Paul Evans

NAME

Test::Refcount - assert reference counts on objects

SYNOPSIS

 use Test::More tests => 2;
 use Test::Refcount;

 use Some::Class;

 my $object = Some::Class->new();

 is_oneref( $object, '$object has a refcount of 1' );

 my $otherref = $object;

 is_refcount( $object, 2, '$object now has 2 references' );

DESCRIPTION

The Perl garbage collector uses simple reference counting during the normal execution of a program. This means that cycles or unweakened references in other parts of code can keep an object around for longer than intended. To help avoid this problem, the reference count of a new object from its class constructor ought to be 1. This way, the caller can know the object will be properly DESTROYed when it drops all of its references to it.

This module provides two test functions to help ensure this property holds for an object class, so as to be polite to its callers.

If the assertion fails; that is, if the actual reference count is different to what was expected, either of the following two modules may be used to assist the developer in finding where the references are.

  • If Devel::FindRef module is installed, a reverse-references trace is printed to the test output.

  • If Devel::MAT is installed, this test module will use it to dump the state of the memory after a failure. It will create a .pmat file named the same as the unit test, but with the trailing .t suffix replaced with -TEST.pmat where TEST is the number of the test that failed (in case there was more than one).

See the examples below for more information.

FUNCTIONS

is_refcount( $object, $count, $name )

Test that $object has $count references to it.

is_oneref( $object, $name )

Assert that the $object has only 1 reference to it.

EXAMPLE

Suppose, having written a new class MyBall, you now want to check that its constructor and methods are well-behaved, and don't leak references. Consider the following test script:

 use Test::More tests => 2;
 use Test::Refcount;
 
 use MyBall;
 
 my $ball = MyBall->new();
 is_oneref( $ball, 'One reference after construct' );
 
 $ball->bounce;

 # Any other code here that might be part of the test script
 
 is_oneref( $ball, 'One reference just before EOF' );

The first assertion is just after the constructor, to check that the reference returned by it is the only reference to that object. This fact is important if we ever want DESTROY to behave properly. The second call is right at the end of the file, just before the main scope closes. At this stage we expect the reference count also to be one, so that the object is properly cleaned up.

Suppose, when run, this produces the following output (presuming Devel::FindRef is available):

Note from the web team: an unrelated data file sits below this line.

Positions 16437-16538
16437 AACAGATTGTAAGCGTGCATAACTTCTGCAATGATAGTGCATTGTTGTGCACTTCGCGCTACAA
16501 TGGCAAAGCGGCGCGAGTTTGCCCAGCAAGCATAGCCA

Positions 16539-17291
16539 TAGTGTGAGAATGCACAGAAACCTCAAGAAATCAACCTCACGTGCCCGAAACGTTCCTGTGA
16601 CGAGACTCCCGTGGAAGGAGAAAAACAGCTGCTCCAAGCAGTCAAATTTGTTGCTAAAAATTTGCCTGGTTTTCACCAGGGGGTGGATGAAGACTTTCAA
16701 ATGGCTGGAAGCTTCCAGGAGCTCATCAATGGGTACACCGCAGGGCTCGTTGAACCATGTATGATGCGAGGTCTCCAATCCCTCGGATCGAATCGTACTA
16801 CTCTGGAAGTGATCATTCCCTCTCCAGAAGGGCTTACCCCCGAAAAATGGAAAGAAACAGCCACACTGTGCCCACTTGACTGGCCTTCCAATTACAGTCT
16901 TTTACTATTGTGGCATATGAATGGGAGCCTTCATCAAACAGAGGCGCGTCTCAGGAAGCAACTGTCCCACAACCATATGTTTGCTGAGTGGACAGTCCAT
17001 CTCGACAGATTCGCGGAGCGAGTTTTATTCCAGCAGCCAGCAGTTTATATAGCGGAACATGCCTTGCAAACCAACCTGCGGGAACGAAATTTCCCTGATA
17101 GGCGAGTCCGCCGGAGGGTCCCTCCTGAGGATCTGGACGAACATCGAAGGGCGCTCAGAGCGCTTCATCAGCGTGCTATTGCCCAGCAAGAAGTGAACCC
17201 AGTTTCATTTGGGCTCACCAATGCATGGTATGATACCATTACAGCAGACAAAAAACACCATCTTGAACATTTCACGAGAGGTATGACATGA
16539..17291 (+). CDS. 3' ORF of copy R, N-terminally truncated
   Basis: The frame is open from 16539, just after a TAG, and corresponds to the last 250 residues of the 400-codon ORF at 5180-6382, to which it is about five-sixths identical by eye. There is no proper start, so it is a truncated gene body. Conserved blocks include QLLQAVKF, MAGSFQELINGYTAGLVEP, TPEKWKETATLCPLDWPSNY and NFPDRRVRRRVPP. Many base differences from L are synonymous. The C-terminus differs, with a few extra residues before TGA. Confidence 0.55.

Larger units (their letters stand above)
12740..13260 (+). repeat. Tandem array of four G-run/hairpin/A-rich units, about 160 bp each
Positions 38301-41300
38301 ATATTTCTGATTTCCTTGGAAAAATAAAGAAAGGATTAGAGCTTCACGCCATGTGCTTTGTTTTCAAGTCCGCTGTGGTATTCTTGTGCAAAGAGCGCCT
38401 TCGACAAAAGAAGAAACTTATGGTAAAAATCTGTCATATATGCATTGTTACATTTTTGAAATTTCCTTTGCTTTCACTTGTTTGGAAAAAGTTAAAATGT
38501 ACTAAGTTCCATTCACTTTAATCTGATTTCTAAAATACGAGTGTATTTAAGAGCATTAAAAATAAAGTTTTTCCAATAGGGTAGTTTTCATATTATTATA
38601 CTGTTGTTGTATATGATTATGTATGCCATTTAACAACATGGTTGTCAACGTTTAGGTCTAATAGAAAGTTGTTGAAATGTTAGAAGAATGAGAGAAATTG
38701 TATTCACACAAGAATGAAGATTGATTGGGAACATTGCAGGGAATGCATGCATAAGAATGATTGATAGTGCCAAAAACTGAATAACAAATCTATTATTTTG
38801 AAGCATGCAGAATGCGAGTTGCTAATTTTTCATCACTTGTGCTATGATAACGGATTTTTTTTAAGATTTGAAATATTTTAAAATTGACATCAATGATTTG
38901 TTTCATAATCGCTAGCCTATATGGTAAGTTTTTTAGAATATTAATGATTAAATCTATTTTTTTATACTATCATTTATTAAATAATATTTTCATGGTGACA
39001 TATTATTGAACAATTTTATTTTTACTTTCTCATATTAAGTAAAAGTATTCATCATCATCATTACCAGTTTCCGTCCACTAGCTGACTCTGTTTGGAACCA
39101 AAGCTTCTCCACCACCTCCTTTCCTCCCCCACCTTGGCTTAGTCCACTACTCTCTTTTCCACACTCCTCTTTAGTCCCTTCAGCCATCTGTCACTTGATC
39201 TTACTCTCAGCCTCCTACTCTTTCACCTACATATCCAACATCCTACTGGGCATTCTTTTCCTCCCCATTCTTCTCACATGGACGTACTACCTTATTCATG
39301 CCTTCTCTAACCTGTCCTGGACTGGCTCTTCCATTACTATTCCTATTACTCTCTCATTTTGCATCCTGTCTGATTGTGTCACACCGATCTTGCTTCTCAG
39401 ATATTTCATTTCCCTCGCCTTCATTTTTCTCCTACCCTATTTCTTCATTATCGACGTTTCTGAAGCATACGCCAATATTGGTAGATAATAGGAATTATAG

1..2
 ok 1 - One reference after construct
 not ok 2 - One reference just before EOF
 #   Failed test 'One reference just before EOF'
 #   at demo.pl line 16.
 #   expected 1 references, found 2
 # MyBall=ARRAY(0x817f880) is
 # +- referenced by REF(0x82c1fd8), which is
 # |     in the member 'self' of HASH(0x82c1f68), which is
 # |        referenced by REF(0x81989d0), which is
 # |           in the member 'cycle' of HASH(0x82c1f68), which was seen before.
 # +- referenced by REF(0x82811d0), which is
 #       in the lexical '$ball' in CODE(0x817fa00), which is
 #          the main body of the program.
 # Looks like you failed 1 test of 2.

From this output, we can see that the constructor was well-behaved, but that a reference was leaked by the end of the script - the reference count was 2, when we expected just 1. Reading the trace output, we can see that there were 2 references that Devel::FindRef could find - one stored in the $ball lexical in the main program, and one stored in a HASH. Since we expected to find the $ball lexical variable, we know we are now looking for a leak in a hash somewhere in the code. From reading the test script, we can guess this leak is likely to be in the bounce() method. Furthermore, we know that the reference to the object will be stored in a HASH in a member called self.

By reading the code which implements the bounce() method, we can see this is indeed the case:

 sub bounce
 {
    my $self = shift;
    my $cycle = { self => $self };
    $cycle->{cycle} = $cycle;
 }

From reading the Devel::FindRef output, we find that the HASH this object is referenced in also contains a reference to itself, in a member called cycle. This comes from the last line in this function, a line that purposely created a cycle, to demonstrate the point. While a real program probably wouldn't do anything quite this obvious, the trace would still be useful in finding the likely cause of the leak.

If Devel::FindRef is unavailable, then these detailed traces will not be produced. The basic reference count testing will still take place, but a smaller message will be produced:

 1..2
 ok 1 - One reference after construct
 not ok 2 - One reference just before EOF
 #   Failed test 'One reference just before EOF'
 #   at demo.pl line 16.
 #   expected 1 references, found 2
 # Looks like you failed 1 test of 2.

BUGS

  • Temporaries created on the stack

    Code which creates temporaries on the stack, to be released again when the called function returns does not work correctly on perl 5.8 (and probably before). Examples such as

     is_oneref( [] );

    may fail and claim a reference count of 2 instead.

    Passing a variable such as

     my $array = [];
     is_oneref( $array );

    works fine. Because of the intention of this test module; that is, to assert reference counts on some object stored in a variable during the lifetime of the test script, this is unlikely to cause any problems.

ACKNOWLEDGEMENTS

Peter Rabbitson <ribasushi@cpan.org> - for suggesting using core's B instead of Devel::Refcount to obtain refcounts

AUTHOR

Paul Evans <leonerd@leonerd.org.uk>




Hosting generously
sponsored by Bytemark